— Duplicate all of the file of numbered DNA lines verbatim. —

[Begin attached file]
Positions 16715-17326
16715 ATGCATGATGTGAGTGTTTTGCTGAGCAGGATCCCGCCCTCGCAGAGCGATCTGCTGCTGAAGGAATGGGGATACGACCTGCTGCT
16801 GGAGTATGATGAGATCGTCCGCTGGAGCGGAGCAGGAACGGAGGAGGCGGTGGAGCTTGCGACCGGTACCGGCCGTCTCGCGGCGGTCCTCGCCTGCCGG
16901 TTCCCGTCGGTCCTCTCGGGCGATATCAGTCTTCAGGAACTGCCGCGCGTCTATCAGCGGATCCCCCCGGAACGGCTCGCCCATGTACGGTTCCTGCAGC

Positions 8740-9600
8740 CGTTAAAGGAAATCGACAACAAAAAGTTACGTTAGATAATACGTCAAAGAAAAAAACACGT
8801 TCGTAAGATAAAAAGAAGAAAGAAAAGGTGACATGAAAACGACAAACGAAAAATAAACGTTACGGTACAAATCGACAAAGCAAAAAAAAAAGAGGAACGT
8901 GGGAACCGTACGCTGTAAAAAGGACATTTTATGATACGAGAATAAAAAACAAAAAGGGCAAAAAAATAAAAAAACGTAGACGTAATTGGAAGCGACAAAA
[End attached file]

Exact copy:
Positions 16715-17326
16715 ATGCATGATGTGAGTGTTTTGCTGAGCAGGATCCCGCCCTCGCAGAGCGATCTGCTGCTGAAGGAATGGGGATACGACCTGCTGCT
16801 GGAGTATGATGAGATCGTCCGCTGGAGCGGAGCAGGAACGGAGGAGGCGGTGGAGCTTGCGACCGGTACCGGCCGTCTCGCGGCGGTCCTCGCCTGCCGG
16901 TTCCCGTCGGTCCTCTCGGGCGATATCAGTCTTCAGGAACTGCCGCGCGTCTATCAGCGGATCCCCCCGGAACGGCTCGCCCATGTACGGTTCCTGCAGC

Positions 8740-9600
8740 CGTTAAAGGAAATCGACAACAAAAAGTTACGTTAGATAATACGTCAAAGAAAAAAACACGT
8801 TCGTAAGATAAAAAGAAGAAAGAAAAGGTGACATGAAAACGACAAACGAAAAATAAACGTTACGGTACAAATCGACAAAGCAAAAAAAAAAGAGGAACGT
8901 GGGAACCGTACGCTGTAAAAAGGACATTTTATGATACGAGAATAAAAAACAAAAAGGGCAAAAAAATAAAAAAACGTAGACGTAATTGGAAGCGACAAAA